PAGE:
Cinema or theater, books or newspapers, sports or television? A new survey released by the Central Bureau of Statistics analyzes and specifies Israelis' hobbies.
According to the compiled figures, which relate to 2011, 24% of the population over the age of 20 participate in classes or courses not for the purpose of professional training. Men attend classes at lower rates than women – 20% compared to 28%.
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Unsurprisingly, the extent of participation in leisure activities has to do with a person's income level. People earning more than NIS 4,000 (about $1,045) on average engage in such activities two or three times more than people earning up to NIS 2,000 ($525).
For example, 58% of high-income visited museums and art exhibitions compared to 16% of low-income individuals, but only 19% of high-income individuals went out to see a movie compared to 66% of low-income individuals.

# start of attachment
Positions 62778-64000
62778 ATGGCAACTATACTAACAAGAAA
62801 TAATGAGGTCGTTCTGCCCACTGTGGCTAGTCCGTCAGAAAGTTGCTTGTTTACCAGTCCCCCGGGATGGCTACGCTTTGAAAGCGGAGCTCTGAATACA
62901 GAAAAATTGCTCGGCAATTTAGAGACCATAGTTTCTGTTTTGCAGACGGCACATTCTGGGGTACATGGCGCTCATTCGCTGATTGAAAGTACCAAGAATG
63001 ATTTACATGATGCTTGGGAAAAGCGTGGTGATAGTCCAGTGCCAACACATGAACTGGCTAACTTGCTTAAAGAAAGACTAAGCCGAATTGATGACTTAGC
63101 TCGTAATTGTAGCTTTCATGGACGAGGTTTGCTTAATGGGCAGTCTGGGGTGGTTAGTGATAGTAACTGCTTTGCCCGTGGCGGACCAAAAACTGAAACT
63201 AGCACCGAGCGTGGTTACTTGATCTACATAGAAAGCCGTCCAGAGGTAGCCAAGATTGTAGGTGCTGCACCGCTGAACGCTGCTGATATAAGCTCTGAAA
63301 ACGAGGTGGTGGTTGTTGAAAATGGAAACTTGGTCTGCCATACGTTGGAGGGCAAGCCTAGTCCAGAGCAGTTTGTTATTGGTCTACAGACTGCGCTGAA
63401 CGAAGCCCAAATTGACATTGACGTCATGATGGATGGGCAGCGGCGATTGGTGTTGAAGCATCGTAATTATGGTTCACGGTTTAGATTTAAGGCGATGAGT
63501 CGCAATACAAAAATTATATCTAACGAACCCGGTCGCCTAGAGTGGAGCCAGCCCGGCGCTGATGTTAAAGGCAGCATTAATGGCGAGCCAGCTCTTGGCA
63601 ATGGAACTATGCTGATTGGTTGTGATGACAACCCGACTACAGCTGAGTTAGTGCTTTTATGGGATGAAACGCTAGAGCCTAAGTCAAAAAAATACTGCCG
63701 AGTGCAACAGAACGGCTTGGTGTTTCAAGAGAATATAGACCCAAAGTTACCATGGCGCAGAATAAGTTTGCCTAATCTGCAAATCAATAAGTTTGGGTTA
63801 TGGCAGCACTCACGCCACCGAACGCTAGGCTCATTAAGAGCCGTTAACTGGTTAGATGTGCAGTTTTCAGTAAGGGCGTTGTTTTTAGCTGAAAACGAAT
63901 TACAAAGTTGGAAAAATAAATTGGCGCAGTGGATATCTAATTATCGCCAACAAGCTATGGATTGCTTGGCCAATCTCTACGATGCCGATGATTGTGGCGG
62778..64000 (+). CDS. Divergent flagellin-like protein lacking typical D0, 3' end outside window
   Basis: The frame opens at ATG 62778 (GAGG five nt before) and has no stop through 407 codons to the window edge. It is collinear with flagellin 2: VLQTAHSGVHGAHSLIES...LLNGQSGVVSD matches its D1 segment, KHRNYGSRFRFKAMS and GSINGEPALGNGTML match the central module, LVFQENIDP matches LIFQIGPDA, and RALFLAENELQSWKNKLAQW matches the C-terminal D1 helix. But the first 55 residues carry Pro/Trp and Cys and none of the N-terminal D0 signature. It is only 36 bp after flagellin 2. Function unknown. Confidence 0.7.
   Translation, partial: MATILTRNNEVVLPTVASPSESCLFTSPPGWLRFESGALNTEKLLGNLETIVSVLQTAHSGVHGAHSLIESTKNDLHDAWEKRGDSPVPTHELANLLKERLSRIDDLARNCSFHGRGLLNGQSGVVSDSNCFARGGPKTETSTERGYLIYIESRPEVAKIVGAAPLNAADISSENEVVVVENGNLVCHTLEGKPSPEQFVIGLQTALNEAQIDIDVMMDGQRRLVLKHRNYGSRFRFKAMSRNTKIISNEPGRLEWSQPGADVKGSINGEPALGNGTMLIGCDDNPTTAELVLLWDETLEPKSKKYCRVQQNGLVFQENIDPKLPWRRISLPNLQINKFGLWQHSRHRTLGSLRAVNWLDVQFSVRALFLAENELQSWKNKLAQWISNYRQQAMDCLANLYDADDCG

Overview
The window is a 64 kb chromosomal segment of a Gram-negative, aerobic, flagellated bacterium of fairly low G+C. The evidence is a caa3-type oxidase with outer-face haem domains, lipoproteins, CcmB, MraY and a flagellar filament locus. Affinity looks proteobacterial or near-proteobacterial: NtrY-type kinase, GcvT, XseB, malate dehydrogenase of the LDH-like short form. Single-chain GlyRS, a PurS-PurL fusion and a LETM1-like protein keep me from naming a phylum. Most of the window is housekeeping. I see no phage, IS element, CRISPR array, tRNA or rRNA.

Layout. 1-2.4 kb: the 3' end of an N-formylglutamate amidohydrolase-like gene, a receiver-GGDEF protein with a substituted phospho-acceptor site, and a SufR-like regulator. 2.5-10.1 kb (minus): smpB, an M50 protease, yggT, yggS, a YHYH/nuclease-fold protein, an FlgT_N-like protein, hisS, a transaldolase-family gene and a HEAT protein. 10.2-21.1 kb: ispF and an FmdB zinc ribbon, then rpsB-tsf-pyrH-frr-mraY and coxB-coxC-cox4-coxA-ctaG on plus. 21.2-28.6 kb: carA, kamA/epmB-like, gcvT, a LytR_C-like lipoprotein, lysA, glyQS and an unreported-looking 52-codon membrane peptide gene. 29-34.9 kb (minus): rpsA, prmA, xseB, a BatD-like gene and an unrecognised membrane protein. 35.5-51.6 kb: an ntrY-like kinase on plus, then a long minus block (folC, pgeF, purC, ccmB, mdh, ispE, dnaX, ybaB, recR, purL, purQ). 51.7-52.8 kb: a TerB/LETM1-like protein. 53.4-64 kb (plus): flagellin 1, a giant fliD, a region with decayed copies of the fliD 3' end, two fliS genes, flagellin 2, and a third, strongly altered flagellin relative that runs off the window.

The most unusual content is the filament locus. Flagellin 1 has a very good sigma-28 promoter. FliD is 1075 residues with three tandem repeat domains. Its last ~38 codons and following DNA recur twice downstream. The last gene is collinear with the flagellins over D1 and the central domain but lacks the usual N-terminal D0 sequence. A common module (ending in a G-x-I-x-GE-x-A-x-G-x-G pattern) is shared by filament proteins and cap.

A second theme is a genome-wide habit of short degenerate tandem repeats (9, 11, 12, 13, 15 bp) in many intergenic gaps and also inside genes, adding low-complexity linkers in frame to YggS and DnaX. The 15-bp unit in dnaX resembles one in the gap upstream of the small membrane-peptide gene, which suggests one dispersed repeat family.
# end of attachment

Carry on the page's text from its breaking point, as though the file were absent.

The most common leisure activity is sports. Men engage in sports more than women (55% compared to 24%) and watch more sports events. Women, on the other hand, visit the theater more often than men (50% compared to 43%) and read books more often (67% compared to 57%).
Forty-one percent of Israeli who read books devote up to two hours a week to that hobby, 27% devote two to five hours, and 24% - more than five hours a week.
One of the most popular leisure activities is reading a newspaper: Eighty-four percent of Israelis over the age of 20 said they read newspapers. Men prefer articles on news and politics (86% compared to 72% of women), economics (51% compared to 22%) and sports (39% compared to 3%).
As for watching television or films at home, 23% of Israelis do it up to one hour a day, 32% - one to two hours a day, 23% - two to five hours a day, and 6% - more than five hours a day. Thirteen percent don't watch television at all.